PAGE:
You indeed explained it nicely.Raleigh wrote: ↑Fri Aug 07, 2020 5:57 pmFIA ruled that transfering the brake designs in 2019 was legal, and using those brake designs this year is also legal because Racing Point couldn't be expected to unlearn the designs, but only if Racing Point had specifically used those brake designs on track in 2019.PowerandtheGlory wrote: ↑Fri Aug 07, 2020 4:47 pmBut the rules for 2020 specifed that brake ducts myst be designed by the team, anf by definition racing poiht didnt do this.Raleigh wrote: ↑Fri Aug 07, 2020 4:43 pmPhotography + legal transfer of CAD files for listed components, that was always the understanding. Take all the known reference points from listed components and F1 technical regulations, then fill in the blanks from photography.
Racing Point freely informed the FIA about having used Mercedes CAD files when designing the brake drums, as to their understanding the transfer in 2019 was completely legal. IMO fault lies with the FIA for not being sufficiently clear over how the change from listed to non-listed components was to be handled, especially when it turns out Racing Point was correct about being allowed to use the front brake drums but not allowed to use the rear drums over a technicality.
So they leapfrogged in development by using 3D scans and photos or whatever.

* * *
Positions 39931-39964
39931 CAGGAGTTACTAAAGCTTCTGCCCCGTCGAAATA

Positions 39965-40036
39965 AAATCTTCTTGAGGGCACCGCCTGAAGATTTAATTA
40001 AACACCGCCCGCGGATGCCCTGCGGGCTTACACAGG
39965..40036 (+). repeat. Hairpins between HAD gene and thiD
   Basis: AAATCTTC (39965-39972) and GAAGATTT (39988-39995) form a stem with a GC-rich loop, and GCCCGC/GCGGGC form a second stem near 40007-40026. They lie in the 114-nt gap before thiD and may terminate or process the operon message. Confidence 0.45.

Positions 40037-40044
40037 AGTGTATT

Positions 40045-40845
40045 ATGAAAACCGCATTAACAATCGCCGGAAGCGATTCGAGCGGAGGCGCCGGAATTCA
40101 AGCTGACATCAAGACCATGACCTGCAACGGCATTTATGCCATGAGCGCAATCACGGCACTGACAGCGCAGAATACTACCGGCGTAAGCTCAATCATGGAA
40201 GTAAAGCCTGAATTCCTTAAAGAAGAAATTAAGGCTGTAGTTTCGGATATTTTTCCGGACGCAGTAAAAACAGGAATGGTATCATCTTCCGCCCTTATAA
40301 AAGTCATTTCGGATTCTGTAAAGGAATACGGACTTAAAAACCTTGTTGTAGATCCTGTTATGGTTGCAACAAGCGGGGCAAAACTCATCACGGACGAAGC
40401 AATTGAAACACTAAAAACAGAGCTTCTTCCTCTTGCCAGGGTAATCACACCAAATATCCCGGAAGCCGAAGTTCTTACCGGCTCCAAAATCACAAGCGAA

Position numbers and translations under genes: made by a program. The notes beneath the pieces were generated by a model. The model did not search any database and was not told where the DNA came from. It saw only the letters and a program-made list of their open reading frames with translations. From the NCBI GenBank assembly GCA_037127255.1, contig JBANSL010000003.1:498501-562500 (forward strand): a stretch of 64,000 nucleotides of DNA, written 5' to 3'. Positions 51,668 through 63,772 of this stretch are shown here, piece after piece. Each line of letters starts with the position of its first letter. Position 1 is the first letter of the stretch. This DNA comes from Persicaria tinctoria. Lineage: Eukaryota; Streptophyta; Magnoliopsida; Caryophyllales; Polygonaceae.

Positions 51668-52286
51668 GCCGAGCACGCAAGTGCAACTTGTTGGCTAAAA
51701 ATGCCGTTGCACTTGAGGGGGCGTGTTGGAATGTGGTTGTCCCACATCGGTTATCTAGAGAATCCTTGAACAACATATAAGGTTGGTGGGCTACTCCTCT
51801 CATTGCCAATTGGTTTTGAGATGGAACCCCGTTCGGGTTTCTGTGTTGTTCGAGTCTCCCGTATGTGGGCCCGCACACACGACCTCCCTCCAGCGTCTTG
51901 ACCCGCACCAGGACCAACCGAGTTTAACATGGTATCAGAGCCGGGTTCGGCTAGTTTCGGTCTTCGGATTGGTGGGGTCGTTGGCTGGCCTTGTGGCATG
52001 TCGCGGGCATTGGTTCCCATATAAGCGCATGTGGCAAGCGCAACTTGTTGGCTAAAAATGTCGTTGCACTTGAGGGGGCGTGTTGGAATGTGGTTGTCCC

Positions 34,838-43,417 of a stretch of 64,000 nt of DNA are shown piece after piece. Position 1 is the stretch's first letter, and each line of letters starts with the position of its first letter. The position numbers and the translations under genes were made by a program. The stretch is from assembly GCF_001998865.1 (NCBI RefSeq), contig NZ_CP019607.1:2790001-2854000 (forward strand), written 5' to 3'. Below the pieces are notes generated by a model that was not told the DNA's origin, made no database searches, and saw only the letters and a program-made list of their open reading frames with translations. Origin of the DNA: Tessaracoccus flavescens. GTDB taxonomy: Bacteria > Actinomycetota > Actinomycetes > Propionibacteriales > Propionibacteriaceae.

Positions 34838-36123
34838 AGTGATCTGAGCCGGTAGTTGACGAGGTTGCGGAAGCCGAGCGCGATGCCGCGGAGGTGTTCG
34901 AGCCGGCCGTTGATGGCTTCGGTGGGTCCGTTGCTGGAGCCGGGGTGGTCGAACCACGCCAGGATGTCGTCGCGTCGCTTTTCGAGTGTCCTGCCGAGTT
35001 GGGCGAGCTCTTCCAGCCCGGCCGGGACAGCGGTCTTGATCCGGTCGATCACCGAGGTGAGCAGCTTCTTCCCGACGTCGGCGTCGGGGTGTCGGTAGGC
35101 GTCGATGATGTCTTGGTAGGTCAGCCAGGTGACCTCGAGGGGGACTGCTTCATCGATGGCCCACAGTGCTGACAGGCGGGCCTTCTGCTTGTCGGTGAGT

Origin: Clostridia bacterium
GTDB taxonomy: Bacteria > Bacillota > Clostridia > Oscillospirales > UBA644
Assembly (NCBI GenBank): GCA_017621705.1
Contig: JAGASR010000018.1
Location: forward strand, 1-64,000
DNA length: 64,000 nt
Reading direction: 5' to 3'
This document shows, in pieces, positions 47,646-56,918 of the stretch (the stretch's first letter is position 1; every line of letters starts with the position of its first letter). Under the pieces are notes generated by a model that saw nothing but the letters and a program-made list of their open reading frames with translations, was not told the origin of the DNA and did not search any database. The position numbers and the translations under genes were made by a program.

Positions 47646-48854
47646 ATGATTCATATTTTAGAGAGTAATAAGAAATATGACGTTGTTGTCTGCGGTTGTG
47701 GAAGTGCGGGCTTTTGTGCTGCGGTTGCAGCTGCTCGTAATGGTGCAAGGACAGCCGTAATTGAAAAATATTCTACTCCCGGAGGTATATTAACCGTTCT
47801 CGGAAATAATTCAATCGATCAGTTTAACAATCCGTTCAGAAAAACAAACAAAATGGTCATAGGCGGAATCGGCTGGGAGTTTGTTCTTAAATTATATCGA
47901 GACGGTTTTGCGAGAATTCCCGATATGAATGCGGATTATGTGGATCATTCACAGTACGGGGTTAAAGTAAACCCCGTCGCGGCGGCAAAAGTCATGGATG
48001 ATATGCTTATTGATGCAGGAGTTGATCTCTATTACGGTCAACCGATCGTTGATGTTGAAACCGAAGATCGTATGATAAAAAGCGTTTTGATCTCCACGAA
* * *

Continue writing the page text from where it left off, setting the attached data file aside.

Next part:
It lacks a certain integrity...
Which means the front brake design process was completely legal, and the brake brake designs process would also have been completely legal except that Racing Point ran their own rear brakes last year and never used the Mercedes rear brake design on track.
Huge mess because the FIA failed to clearly specify how the change from legally supplied listed designs was to be handled, IMO Racing Point acted in good faith and could still appeal the penalties given.
What I'm struggeling with here is that the entire verdict hangs on parts being used on track. While it is common that track-use is often used in F1 to draw bounderies or "activate" parts, I can't imagine any such requirements where specifically stated in the rule change that de-listed BDs.
Haven't seen any line of text of the sorts, and Racing Point and Mercedes wouldn't have missed such a requirement. They'd just bolted on the rear BDs in a 2019 session, with one car, disregarded performance and rake design, and be done with it had it been required.
To me it seems like the Stewards felt so unsure and pressured by setting a president that they "borrowed" a requirement. A requirement that is quite common. But from what ive seen not something that was actually stated. Thus I think Racing Point should have been found innocent, not guilty.